Troll hunting in Norway

Photo of Troll hunting in Norway 1/12 by Jess
Photo of Troll hunting in Norway 2/12 by Jess
Photo of Troll hunting in Norway 3/12 by Jess
Photo of Troll hunting in Norway 4/12 by Jess
Photo of Troll hunting in Norway 5/12 by Jess
Photo of Troll hunting in Norway 6/12 by Jess
Photo of Troll hunting in Norway 7/12 by Jess
Photo of Troll hunting in Norway 8/12 by Jess
Photo of Troll hunting in Norway 9/12 by Jess
Photo of Troll hunting in Norway 10/12 by Jess
Photo of Troll hunting in Norway 11/12 by Jess
Photo of Troll hunting in Norway 12/12 by Jess

In a country where the landscape feels almost magical in present-day, it is easy to see how its early inhabitants may have believed that something supernatural lurked in the dense dark forests that reach across the lands. Trolls have been an integral part of Norwegian folklore since the 13th century; a creature that lives on remote mountainsides, secluded rocks and caves hidden away from humans.

I would bet anyone five bucks that they couldn’t land in Norway without spotting a troll in some form within the first 24 hours. They are everywhere, and you can’t find a souvenir stand that isn’t stuffed to the brim with troll figurines. While the majority of Norwegians may no longer believe that trolls are out there, much like Bigfoot, there are still people who will swear their existence. The lovely 2010 film “Trollhunter” probably didn’t help much in this regard, if you fancy studying up on Norwegian trolls this mockumentary makes for an entertaining evening.

The Norwegian folktales have made an impact on everything in Norway, particularly the geography. From the Trollstigen, The Trolls Path, considered one of the most beautiful roads in the world, to the famous Trolltunger, Troll’s Tongue, which I will be undoubtedly making a trip back to Norway to see. The Trollveggen, Troll Wall,  is a major destination for BASE jumpers as the tallest vertical rock face in Europe and is part of the Trolltindene, Troll Peaks in Norway’s west coast.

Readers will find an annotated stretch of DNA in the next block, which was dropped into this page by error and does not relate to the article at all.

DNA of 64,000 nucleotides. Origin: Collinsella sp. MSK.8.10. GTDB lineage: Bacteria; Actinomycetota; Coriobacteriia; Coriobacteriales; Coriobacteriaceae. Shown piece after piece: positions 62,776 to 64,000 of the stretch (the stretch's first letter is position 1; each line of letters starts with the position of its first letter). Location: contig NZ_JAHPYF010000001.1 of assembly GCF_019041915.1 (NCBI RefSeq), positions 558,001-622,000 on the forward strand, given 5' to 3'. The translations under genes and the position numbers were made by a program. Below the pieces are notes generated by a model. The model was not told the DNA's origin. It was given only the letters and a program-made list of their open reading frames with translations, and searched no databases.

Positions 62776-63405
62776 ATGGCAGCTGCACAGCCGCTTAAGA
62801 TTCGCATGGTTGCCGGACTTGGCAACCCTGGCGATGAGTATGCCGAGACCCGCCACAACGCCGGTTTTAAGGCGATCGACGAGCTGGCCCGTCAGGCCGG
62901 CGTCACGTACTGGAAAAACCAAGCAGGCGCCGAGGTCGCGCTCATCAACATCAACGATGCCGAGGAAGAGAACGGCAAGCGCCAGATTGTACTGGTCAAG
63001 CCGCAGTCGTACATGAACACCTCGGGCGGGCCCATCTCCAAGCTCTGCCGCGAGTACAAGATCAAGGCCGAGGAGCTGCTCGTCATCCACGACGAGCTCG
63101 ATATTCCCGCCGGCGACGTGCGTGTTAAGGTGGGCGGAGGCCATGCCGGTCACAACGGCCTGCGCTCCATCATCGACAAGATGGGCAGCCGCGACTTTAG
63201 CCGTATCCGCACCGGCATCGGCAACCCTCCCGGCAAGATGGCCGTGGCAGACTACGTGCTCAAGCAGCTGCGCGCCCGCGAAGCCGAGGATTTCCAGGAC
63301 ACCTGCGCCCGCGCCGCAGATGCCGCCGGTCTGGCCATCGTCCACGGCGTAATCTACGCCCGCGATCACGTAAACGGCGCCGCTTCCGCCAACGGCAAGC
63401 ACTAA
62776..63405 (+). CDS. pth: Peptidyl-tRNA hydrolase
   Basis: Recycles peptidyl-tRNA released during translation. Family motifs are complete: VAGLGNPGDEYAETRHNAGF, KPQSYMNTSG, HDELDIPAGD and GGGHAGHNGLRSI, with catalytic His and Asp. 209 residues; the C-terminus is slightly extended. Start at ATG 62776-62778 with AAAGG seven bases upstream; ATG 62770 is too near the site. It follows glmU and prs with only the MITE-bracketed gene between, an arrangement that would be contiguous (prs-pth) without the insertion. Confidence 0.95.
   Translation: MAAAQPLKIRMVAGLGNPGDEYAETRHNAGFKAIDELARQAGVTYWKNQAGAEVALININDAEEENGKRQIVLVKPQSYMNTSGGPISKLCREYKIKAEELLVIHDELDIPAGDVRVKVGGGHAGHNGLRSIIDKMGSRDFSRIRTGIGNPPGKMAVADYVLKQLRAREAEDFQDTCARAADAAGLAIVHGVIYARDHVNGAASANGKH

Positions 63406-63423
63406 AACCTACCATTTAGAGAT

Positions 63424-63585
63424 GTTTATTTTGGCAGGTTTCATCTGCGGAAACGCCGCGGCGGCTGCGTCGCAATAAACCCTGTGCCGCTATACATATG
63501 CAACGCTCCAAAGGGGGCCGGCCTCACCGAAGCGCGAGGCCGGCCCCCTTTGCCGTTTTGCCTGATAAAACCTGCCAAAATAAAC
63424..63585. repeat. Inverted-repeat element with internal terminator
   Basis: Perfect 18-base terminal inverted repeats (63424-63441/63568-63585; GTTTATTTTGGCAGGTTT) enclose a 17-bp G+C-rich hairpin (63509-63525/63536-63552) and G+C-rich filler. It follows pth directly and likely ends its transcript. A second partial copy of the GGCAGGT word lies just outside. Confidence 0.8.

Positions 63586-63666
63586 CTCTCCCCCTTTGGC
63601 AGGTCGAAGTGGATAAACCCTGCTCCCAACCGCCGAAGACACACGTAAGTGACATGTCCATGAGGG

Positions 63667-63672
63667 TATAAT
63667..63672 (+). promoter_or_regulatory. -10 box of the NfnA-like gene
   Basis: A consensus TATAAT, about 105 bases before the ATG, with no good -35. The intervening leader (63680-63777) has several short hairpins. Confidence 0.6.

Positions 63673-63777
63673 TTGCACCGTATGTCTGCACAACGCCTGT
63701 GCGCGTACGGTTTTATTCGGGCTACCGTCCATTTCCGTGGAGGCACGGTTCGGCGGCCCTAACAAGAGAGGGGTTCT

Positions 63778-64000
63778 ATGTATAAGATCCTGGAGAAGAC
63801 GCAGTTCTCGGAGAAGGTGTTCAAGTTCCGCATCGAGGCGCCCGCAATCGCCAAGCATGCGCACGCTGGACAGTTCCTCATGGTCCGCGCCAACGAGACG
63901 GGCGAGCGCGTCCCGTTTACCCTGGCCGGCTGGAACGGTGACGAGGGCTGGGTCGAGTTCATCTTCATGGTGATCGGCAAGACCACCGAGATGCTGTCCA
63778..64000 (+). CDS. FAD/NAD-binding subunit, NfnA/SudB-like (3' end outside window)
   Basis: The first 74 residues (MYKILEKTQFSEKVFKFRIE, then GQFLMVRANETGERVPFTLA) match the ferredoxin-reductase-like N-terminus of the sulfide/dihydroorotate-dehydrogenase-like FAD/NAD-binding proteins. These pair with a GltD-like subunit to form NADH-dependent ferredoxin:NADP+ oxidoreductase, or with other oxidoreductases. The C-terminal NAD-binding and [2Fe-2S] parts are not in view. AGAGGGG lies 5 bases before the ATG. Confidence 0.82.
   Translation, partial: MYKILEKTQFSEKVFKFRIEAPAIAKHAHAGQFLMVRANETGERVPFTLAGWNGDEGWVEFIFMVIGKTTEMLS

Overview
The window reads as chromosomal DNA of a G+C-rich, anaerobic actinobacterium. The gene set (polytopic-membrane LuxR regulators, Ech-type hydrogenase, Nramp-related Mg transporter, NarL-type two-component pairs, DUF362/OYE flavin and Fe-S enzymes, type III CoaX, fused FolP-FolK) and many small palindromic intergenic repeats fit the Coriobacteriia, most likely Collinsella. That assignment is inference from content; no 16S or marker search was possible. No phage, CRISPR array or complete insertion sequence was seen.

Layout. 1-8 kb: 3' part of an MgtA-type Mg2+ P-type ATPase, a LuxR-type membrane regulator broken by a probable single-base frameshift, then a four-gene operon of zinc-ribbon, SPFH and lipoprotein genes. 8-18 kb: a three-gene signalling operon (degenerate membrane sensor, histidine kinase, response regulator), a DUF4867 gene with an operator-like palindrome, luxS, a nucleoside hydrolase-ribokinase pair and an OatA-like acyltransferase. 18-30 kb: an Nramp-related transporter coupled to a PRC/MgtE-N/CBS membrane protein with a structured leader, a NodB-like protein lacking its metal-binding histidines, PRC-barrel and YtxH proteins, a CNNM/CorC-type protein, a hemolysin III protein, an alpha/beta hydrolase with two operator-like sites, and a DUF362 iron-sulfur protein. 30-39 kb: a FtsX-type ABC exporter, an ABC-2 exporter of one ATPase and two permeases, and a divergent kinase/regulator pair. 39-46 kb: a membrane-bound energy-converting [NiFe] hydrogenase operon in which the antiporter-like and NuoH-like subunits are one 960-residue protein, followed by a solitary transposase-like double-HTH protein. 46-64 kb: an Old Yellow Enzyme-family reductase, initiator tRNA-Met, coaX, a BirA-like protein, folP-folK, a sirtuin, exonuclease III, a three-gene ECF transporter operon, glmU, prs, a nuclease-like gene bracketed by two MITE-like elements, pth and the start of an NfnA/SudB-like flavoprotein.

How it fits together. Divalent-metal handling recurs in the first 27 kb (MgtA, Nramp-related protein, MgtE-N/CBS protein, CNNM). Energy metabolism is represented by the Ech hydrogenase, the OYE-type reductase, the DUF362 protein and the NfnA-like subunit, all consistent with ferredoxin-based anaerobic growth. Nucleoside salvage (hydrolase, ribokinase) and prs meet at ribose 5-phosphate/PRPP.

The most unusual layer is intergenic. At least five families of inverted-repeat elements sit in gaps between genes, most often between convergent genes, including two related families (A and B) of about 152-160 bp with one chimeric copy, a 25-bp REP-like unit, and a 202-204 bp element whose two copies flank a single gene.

While you can go troll hunting in Norway for things and places that have been named after trolls, hunting for the real thing is even better. I am sure there are tons of whack jobs in Nowhereland, Norway who would love to take your money and guide you on a real expedition to hunt trolls, but I’d suggest skipping that adventure and heading to Bergen instead.

After a ride on the  Fløibanen Funicular to the top of  Mt. Fløyen, you can venture into the forest landscape and go on your very own troll hunt. Dotted between the trees, atop hills, carved as totems, and chained to trunks throughout, are quirky trolls of every shape and size.

You can find the trolls off of the Children’s Area, along the paths. The best ones, however, are amongst the trees themselves. Don’t be afraid to get a little muddy! Some of these guys are hidden well, so keep your eyes open.

Every culture has their own folklore whose stories have shaped their language and customs over their history. In the United States we have Native American folklore mixed with a healthy dose of Tall Tales. In England, stories of Robin Hood and Arthurian heroes mix with winged fairies and dragons. Dutch folklore is full of elves, mermaids, and many stories involving cheese. These stories we tell, that get past down through the years, are silly on the surface but are much more significant than we realize.

Troll hunting in Norway may not be a serious pastime, but these supernatural beings have been a part of Norwegian culture for over 700 years. There was a time where trolls were not a laughing matter, and a very real threat in the minds of people living on the harsh landscape. The next time you rub the glitter strewn hair of your little lucky troll, think of the history that little piece of plastic represents.

Originally published on The Fly Away American.